Eighteen of the Thirty names on the list are repeats and for the most part the names that are reappearing are familiar and to be expected. The surprising names on both lists probably include: 1) Doug Davis, who's 2004-2006 run was a bit underappreciated but recently has seen a significant drop in his K Rate accompanied with a high BB Rate; 2) Kelvim Escobar, who's been undervalued in fantasy circles for years now, with his only true downfall being his ability to stay healthy.
We've stressed Quality Starts % in the past so I won't take too much time analyzing that chart, but certainly some undervalued pitchers in this area over the last 3 years include: Aaron Cook and Joe Blanton. The other surprises on the list include Kris Benson, who's hurt this year and did much of his damage in the NL, and Carl Pavano who's living off his stellar 2004 when being evaluated in this data.
The whole reason we were conducting this experiment was to identify some pitchers that have shown an ability to protect their owners from those devastating starts the past 3 years. David Wells, Steve Trachsel, Zach Duke, Tomo Ohka, Jon Lieber, and Jeff Suppan are some underrated names that qualify on this list. The interesting thing about this list is it's filled with ground-ball specialists. Ground-ball specialists are able to avoid the big innings by accumulating double-play balls to get them out of jams. These are also the types of guys that may warrant more attention when utilizing spot-starting strategies as they're less likely to throw in a Disaster Start that could set back your ERA significantly.
Now let's take a look at the Bottom 30:
In this case the Red represents the Pitchers we really don't want, they aren't producing Quality Starts or avoiding Disaster Starts.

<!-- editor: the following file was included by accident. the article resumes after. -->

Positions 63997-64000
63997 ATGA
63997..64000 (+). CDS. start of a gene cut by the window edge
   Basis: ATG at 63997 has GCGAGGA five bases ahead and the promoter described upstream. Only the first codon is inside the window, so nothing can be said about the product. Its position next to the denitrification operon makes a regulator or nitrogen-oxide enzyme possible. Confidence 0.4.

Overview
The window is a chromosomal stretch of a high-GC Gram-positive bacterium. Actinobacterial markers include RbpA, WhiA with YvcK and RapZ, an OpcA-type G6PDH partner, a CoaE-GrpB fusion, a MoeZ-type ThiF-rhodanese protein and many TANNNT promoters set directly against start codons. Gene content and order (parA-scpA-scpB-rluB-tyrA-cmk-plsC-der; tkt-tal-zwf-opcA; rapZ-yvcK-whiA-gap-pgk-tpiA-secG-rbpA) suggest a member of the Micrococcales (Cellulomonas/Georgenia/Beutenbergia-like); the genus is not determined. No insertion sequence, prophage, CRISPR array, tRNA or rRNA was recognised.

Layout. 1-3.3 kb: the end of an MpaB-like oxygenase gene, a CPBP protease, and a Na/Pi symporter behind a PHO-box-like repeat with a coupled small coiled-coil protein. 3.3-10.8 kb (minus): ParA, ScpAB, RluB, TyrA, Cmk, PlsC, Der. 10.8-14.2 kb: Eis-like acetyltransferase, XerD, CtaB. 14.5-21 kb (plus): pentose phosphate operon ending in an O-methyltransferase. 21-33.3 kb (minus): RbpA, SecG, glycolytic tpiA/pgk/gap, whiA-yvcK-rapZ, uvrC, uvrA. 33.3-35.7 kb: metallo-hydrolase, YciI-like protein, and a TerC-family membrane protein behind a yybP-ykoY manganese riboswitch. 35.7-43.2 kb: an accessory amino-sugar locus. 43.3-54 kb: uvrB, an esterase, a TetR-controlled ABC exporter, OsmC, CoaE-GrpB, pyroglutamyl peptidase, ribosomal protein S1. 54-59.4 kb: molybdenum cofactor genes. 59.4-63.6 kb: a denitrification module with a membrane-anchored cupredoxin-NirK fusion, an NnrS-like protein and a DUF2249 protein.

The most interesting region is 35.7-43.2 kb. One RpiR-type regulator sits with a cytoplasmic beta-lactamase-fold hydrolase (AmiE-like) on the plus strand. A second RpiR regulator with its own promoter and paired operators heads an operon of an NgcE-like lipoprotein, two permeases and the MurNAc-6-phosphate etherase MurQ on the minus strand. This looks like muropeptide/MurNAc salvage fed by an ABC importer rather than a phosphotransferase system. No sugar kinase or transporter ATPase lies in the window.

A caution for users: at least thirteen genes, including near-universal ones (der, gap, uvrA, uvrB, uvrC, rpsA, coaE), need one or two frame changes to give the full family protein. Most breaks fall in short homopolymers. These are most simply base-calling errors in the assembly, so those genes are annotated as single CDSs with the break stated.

Since the repeats on this list probably don't need to be discussed in too much length, the names I would pay attention to include: Oliver Perez, Kip Wells, Ramon Ortiz, Kyle Lohse, and Jeff Francis. Most of these pitchers are off to strong starts this year but have an extended track record of under-performance. If you're one of their owners you're depending on one of these players bucking their 3 year trends and playing a bit with fire.
What's interesting here are the Blues and the one Black. The one Black being Bartolo Colon who as a fly-ball pitcher with spotty control at times tends to be all or nothing as a total of 88% of his starts end in Disaster or Quality. On the Blues side we have Meche, Young, Kazmir, and Hamels. All of these pitchers are younger pitchers that have had trouble with high pitch counts and subsequently haven't been able to last long enough in games to notch quality starts.
But again for the purpose of this study, we'd like to analyze those players that are poor at avoiding the Disaster Starts that can set your season back. In this case some of the more prominent names on the list include: Javier Vazquez, James Shields, Ted Lilly, Tim Wakefield, and Esteban Loaiza. Lilly, Wakefield, and Shields all spent these 3 seasons pitching in the AL East, the toughest division in all of baseball which likely explains some of the blowups. Regardless the whole bunch should be treated with a bit of kid gloves and should be spot-started to really take advantage of matchups.